Tuesday, April 22, 2014

Working in the Cloud, Part 3: Evernote

In this third part of the series, I am going to describe how I use Evernote. In earlier posts, I described my use of Dropbox and Google Drive.

Like Google Drive, Evernote has many features beyond data storage. As in my previous two posts, I will describe how I use it, rather than attempt to be comprehensive. 

First and foremost, Evernote is great for typing up notes of all sorts. At this point, I often find that I start drafting up my ideas for lots of things in Evernote. Even if it is eventually going to be an email or a presentation or a blog post, I will usually start with Evernote. I am often taking notes in meetings, or while on the phone. No longer do I have these notes on various papers that I either have to carry around or that I forget at the office when I am somewhere else. I also make notes for my classes, and keep those in a note. Then I pull up the note on any device, and I am ready for class. I use Evernote to save receipts too, particularly if I need to file for reimbursement later. 

Editing notes is the centerpiece of Evernote, so it can be done on any device. Moreover, the interface looks very similar on tablets, laptops, and the desktop, so I don’t have to spend a lot of time finding the features I use on one device when I move to a different one.

Notes are accessible in a few different ways. I can add tags to my notes, and later pull up notes with a particular tag or set of tags. Notes can also be sorted into different notebooks, which are the equivalent of file folders in other storage systems. Notes that have reminders will be listed under reminders. For a note that I return to frequently, I add it to a list of shortcuts. Finally, notes are sorted by date of creation, with the most recent notes at the top within easy reach. This makes organization, and therefore finding the note I want to work on, pretty easy.

One of my favorite ways to use Evernote is in conjunction with its native reminder feature. For instance, if I need to photocopy something at the office, I might type a quick note to myself in Evernote and set up a reminder. The reminder can have a due date or not. If it does have a due date, Evernote sends an email to you on that day as well. 

Have you ever had the experience of having an email you can’t get to right now but want to answer later? This is where Evernote works really well. Evernote accounts come with an email address. Suppose I have an email from Maria that I want to get to later. I will forward Maria's email to my Evernote address. When it arrives, I add a reminder to the email-now-note, and then I do not forget to respond (reminders can also be added by altering the subject line of the email when I forward it). There are also times when I receive an email request that I can respond to, but also requires additional action later. When I respond, I blind-copy my Evernote address, so that I see the email and it reminds me to follow up on it.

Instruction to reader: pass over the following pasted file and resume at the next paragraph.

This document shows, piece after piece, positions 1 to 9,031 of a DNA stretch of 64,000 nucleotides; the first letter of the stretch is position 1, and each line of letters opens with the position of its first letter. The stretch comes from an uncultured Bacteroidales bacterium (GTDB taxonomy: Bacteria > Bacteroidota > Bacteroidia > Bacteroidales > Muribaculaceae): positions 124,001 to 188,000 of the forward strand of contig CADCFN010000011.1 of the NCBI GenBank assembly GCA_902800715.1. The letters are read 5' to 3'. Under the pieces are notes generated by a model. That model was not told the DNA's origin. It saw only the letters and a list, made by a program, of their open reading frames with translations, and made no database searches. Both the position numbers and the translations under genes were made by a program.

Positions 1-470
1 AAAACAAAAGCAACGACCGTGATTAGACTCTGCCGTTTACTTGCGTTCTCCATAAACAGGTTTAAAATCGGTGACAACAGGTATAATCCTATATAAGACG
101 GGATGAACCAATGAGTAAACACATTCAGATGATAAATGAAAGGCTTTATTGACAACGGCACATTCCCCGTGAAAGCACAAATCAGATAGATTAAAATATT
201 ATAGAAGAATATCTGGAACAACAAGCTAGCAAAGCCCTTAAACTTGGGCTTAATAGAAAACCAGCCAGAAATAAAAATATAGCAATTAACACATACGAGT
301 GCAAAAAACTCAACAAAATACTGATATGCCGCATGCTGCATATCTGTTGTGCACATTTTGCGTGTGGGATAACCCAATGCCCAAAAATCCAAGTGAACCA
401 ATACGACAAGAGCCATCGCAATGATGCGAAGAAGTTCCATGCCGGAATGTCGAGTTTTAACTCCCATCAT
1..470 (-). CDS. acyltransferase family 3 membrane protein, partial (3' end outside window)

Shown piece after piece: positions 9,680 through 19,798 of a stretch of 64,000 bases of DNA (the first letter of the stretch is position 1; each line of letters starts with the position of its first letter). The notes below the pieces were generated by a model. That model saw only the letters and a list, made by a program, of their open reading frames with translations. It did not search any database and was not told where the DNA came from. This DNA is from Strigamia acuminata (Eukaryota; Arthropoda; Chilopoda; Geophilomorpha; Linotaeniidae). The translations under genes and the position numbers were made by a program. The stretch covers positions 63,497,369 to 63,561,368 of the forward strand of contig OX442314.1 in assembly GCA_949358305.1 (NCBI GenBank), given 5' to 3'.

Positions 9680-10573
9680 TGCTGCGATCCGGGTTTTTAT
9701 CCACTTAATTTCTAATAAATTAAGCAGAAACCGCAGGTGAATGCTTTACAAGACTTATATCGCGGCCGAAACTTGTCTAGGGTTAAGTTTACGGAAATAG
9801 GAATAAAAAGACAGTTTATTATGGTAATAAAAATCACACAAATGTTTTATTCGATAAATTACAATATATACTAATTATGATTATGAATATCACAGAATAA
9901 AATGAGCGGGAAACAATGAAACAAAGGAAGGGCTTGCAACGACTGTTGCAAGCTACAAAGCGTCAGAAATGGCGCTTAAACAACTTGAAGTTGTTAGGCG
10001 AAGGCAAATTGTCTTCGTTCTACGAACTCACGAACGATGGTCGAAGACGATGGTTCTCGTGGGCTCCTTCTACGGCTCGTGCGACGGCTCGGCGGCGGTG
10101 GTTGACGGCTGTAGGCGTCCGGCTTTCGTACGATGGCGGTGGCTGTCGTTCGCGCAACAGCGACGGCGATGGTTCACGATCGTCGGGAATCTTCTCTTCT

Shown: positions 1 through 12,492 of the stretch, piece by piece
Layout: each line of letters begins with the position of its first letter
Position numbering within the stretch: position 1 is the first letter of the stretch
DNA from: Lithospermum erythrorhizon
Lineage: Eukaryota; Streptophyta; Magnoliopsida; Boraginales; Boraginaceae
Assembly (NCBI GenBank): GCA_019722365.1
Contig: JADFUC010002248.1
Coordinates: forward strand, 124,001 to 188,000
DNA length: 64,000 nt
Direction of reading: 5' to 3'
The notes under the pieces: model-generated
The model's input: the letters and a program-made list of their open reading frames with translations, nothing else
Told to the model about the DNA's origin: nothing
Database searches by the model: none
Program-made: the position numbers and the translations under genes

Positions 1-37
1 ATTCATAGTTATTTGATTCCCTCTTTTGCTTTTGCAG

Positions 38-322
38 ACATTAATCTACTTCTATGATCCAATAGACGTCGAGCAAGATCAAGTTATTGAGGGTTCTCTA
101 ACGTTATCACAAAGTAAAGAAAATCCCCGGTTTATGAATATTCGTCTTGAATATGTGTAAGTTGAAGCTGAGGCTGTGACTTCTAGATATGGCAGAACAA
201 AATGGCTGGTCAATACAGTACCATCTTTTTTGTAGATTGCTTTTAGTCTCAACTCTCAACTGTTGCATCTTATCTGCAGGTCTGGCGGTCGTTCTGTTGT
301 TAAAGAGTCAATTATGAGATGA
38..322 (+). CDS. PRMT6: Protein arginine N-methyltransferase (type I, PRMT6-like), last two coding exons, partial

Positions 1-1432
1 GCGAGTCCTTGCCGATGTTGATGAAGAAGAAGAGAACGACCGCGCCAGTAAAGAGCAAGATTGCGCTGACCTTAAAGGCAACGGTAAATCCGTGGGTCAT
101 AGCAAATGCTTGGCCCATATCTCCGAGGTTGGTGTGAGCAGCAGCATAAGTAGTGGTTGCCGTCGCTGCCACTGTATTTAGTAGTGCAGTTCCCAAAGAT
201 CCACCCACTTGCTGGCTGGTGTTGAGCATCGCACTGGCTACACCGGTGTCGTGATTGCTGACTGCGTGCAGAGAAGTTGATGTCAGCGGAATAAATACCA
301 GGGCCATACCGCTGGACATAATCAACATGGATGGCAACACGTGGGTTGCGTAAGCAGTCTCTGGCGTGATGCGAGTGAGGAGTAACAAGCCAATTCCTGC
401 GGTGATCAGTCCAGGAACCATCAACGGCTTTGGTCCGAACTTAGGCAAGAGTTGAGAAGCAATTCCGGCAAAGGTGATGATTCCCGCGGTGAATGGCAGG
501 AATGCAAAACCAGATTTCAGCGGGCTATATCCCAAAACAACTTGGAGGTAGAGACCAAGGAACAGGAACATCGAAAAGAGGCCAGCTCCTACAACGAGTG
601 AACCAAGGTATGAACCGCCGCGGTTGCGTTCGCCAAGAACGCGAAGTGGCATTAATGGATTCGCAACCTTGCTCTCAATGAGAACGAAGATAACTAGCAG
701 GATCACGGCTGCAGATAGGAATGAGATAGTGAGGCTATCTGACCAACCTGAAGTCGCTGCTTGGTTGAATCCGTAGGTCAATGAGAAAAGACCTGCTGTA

In fact, Evernote interacts well with email in other ways. You can type a quick note as an email, and send it to Evernote. You can even set it up so that the email appends to an existing note, gets filed in a particular notebook, is tagged the way you want it, and it can have a reminder added as well.

Another way that I have come to use Evernote is to save items from the web, in a few different ways. Evernote has a web clipper for your task bar that lets you quickly take a screenshot (entire screen or a selected portion) and save it to Evernote. This works well if there is a graph or some data in a table that I want to save. If I am reading a blog post, often through Feedly or Instapaper, and I decide I want to keep the article, then I save it to Evernote. Then I tag it, and in this way I build a collection of ideas to share with colleagues, with students, with teachers, etc.

I also share my notes in one of two ways. Either I email the entire note, or I get a URL for the note, and share that instead. An advantage of using the URL is that I can post it somewhere, like a Lino or Padlet board, or some other public web space, and anyone can follow the link to see the note. Another advantage is that by following the URL, anyone accessing the note will see the most updated version.

Evernote’s storage limit works differently than Dropbox or Google Drive. Rather than a fixed limit, Evernote allows its users to add up to 60 MB (for the free account) per month. So I don’t worry that I have to go back through old notes to delete them; rather, I just have to be careful of how much I add each month (and I have never hit my limit).

Now we come to limitations. Evernote is great for notes. I also add PDF files, scans of documents, and occasional photos to Evernote. But I do not save other sorts of files, like spreadsheets or LaTeX files. I could save a LaTeX file into Evernote, but I am not sure that I could go through my usual cycle of editing, compiling, editing more, etc. Files other than notes are saved by "clipping" them to a note. Evernote doesn't seem made for the purpose of keeping files that are updated a lot. In this sense, Evernote probably could not be my only cloud service.